Waiting for surgery
The information and advice here is aimed at helping you manage this wait so you arrive for your appointment in the best possible physical and mental health.
Your treatment may have conditions applied, such as quitting smoking, losing weight, being more active, reduce alcohol intake or some other kind of preparation.
In order to avoid any delay, you are advised to work on your overall health and wellbeing whilst you wait. If you require any help or support with this, please contact your GP practice.
Any actions to improve your physical and mental health will best support your surgical journey and support the earliest recovery possible.
Waiting in pain
We know the longer we are in pain the more our bodies become used to generating pain. This is a difficult concept to understand for both patients and clinicians alike. We refer to this as chronic or persistent pain. Many of us suffer with this type of pain and frequently no medical underlying condition or cause can be found. In this circumstance our focus turns to understanding and managing the pain.
If you find yourself waiting for a medical assessment or procedure then hopefully there may be a more definitive outcome thereafter, but inevitably, through no fault of your own, some of the chronic pain processes may be developing in the background. It may be helpful therefore to consider this whilst waiting and adopting some of the pain management strategies that is about reducing the sensitivity and turning down the pain ‘volume’.
The following can help you manage this pain while you wait for your appointment:
- Learning about your pain
- Living a healthier lifestyle
- Doing the things that matter to you
- Taking care of your emotional wellbeing
Learning about your pain:
Learning about your condition that causes your pain, triggers that make it worse, what helps to relieve the pain or activities you can do that take your mind off it can help you to create self-management strategies that you may be able to adopt whilst living with your pain. Everyone’s pain experience is different, and everyone has different goals they would like to work towards. Therefore, having knowledge around your condition can help increase your confidence when making decisions around what to change and how to take back control of your life. If you use the internet to research your condition we would urge you to visit trusted British websites, eg, Government website (gov.uk), NHS websites (nhs.uk), University websites (ac.uk) and trusted charity websites (org.uk). Your local GP practice website is also a good source of information, these will have co.uk on their URL.
Living a healthier lifestyle:
Having a healthier lifestyle can increase your energy and function, that will give you a better chance of managing chronic pain. For example, pain can often disrupt sleep patterns, leaving you feeling more fatigued and irritable than you might already be. Lack of sleep impacts emotional state, psychological wellbeing and physical performance, all of which contribute to an increase in pain. By learning about sleep and trying different tools to improve sleep, such as relaxation, activity, position and medications, you may be able to improve your sleep patterns and in turn give you a better chance of managing your pain.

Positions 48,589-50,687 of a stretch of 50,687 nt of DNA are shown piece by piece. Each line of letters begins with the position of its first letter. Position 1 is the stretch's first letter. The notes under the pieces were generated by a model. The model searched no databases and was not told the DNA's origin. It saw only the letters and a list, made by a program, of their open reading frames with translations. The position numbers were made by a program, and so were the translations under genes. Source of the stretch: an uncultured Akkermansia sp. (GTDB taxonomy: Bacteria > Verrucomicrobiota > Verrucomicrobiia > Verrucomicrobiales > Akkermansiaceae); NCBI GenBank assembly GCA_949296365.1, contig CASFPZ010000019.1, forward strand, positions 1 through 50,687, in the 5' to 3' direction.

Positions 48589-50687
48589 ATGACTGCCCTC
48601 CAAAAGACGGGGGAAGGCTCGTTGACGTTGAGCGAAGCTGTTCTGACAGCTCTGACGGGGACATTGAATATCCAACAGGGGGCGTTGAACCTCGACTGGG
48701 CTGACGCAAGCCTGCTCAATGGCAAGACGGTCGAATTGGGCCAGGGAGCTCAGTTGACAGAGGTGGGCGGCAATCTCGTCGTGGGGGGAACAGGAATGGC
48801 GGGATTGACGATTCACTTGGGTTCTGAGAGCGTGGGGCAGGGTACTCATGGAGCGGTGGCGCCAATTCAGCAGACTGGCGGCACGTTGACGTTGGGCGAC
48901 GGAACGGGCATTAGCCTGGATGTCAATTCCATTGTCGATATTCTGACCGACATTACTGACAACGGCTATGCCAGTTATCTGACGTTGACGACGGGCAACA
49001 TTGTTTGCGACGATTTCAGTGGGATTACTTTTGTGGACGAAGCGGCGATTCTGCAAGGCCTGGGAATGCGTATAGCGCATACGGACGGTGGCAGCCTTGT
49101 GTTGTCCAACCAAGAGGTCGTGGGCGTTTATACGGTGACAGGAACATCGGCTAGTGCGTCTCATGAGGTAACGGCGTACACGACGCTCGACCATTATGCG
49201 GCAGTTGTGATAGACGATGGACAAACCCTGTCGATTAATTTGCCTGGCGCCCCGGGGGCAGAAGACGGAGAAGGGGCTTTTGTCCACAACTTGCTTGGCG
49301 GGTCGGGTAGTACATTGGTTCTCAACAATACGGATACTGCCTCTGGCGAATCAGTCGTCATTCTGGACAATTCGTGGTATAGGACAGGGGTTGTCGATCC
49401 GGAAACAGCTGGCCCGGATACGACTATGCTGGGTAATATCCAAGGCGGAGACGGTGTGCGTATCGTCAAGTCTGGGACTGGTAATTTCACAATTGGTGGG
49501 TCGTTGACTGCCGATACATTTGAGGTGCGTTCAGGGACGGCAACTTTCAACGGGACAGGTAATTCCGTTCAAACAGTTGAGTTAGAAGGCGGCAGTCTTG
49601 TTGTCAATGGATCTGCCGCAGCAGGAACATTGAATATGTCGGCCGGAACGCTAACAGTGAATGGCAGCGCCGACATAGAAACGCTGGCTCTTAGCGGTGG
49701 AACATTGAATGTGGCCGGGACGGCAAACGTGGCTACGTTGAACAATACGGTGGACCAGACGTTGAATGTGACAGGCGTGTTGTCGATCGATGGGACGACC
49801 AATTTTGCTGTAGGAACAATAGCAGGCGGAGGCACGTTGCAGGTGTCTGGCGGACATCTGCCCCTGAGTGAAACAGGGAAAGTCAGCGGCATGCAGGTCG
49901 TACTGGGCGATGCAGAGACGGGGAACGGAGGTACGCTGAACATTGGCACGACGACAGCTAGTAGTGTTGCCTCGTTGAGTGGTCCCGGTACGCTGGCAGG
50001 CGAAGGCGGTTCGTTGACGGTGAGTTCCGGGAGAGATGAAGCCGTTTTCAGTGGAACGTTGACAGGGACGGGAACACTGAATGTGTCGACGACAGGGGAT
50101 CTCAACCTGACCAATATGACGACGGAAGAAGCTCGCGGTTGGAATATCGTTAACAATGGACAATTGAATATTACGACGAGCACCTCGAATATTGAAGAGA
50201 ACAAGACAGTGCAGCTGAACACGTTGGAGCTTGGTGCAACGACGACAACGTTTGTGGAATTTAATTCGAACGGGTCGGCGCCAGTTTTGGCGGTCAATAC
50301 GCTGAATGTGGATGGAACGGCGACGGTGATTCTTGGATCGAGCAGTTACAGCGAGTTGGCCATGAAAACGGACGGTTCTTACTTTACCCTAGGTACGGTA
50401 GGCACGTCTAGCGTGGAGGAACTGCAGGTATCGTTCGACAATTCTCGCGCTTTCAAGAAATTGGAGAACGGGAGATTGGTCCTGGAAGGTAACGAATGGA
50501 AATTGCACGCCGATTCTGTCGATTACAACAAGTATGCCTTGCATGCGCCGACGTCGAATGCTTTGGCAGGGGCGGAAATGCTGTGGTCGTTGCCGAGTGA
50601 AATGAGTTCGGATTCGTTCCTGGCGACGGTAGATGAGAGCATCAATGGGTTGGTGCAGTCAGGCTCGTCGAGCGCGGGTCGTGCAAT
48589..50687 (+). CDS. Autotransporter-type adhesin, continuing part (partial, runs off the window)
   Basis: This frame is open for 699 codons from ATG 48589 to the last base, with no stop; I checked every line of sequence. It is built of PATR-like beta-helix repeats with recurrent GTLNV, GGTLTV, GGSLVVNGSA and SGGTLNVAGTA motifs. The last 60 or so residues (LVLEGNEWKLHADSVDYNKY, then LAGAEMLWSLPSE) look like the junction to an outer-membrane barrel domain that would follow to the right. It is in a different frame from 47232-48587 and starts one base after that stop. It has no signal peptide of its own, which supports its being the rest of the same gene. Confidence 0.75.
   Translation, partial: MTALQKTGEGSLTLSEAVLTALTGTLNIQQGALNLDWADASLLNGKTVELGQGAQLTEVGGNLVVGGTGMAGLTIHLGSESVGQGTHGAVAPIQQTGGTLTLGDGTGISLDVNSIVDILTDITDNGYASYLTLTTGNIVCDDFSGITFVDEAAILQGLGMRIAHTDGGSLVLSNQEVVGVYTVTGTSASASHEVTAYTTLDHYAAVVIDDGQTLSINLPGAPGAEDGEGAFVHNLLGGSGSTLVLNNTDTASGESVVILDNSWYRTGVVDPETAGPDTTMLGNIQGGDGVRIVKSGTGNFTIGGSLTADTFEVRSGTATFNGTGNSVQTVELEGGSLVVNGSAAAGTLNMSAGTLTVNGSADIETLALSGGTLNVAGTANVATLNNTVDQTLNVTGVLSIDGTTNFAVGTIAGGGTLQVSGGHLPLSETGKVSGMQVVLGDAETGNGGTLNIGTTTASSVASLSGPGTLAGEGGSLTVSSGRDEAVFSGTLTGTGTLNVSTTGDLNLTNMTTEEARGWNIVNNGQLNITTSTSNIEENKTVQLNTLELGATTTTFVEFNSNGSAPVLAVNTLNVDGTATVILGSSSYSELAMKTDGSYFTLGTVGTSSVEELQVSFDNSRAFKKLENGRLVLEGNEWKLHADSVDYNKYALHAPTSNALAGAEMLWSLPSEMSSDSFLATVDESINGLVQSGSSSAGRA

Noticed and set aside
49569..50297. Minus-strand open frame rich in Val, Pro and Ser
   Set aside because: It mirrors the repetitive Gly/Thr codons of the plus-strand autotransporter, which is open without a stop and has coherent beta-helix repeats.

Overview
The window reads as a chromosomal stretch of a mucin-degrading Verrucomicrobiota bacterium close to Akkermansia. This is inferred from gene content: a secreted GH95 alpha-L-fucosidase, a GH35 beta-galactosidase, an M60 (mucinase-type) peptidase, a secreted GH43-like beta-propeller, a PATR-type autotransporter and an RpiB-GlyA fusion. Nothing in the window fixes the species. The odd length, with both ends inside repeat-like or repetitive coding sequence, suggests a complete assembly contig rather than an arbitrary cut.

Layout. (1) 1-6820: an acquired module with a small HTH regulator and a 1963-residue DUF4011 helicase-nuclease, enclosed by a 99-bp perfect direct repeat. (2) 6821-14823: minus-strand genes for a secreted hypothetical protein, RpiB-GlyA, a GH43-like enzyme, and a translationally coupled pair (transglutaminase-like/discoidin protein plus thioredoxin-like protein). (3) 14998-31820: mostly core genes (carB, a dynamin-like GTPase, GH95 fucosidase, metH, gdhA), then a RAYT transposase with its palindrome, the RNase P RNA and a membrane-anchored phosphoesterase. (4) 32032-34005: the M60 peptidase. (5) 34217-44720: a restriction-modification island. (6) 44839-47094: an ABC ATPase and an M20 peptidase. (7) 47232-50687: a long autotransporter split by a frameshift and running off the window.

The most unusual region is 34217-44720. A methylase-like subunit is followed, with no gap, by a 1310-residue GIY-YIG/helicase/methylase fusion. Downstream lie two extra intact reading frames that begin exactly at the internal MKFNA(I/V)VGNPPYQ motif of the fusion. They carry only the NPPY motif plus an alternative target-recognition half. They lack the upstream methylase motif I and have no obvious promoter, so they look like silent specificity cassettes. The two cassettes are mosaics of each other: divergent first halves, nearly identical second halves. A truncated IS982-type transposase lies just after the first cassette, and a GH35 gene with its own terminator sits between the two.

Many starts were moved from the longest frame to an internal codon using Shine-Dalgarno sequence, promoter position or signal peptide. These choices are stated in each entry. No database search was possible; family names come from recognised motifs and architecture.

Doing the things that matter to you:
If you live with chronic pain, it’s only natural that you find it hard to continue to do the things that matter to you in your life. It is often the pain that stops people doing the things they value, not forgetting the added stressors that pain can cause such as fatigue, stress, anxiety, depression, fear and low self-confidence.
It is really important that you try to continue to do the things (or some of the things) that you enjoy, despite the pain, to help improve your quality of life. This may seem impossible at first, which is where goal setting can be useful. Small and achievable short-term goals can allow you to work towards realistic long-term goals. Achievable goals can also help to improve your confidence and sense of self-worth.
Taking care of your emotional wellbeing:
As you may be aware, pain can affect the way you think, feel and behave. This can also have an impact on your pain – which is why you should look at ways to manage your thoughts, feelings and behaviours. The added stressors of life that pain can cause include fatigue, muscle tension, sleep problems, stress, anxiety, depression, fear, guilt, low mood, feeling unworthy and low self-confidence – all of which are not helpful to anyone as they can ‘wind up’ our pain system. If we can use resources to catch negative thoughts or learn how to communicate your needs, for example, you may be able to start to reserve energy to use in a positive way.
Decision Support Tools:
NHS England has added information to their website to support shared decision making between patients and their clinician. You may find they are useful before, during or between consultations, depending on the care pathway.
They help you to understand your condition, the treatment options available and support you to make a decision on the best treatment option for you depending on your personal circumstances and desired outcome.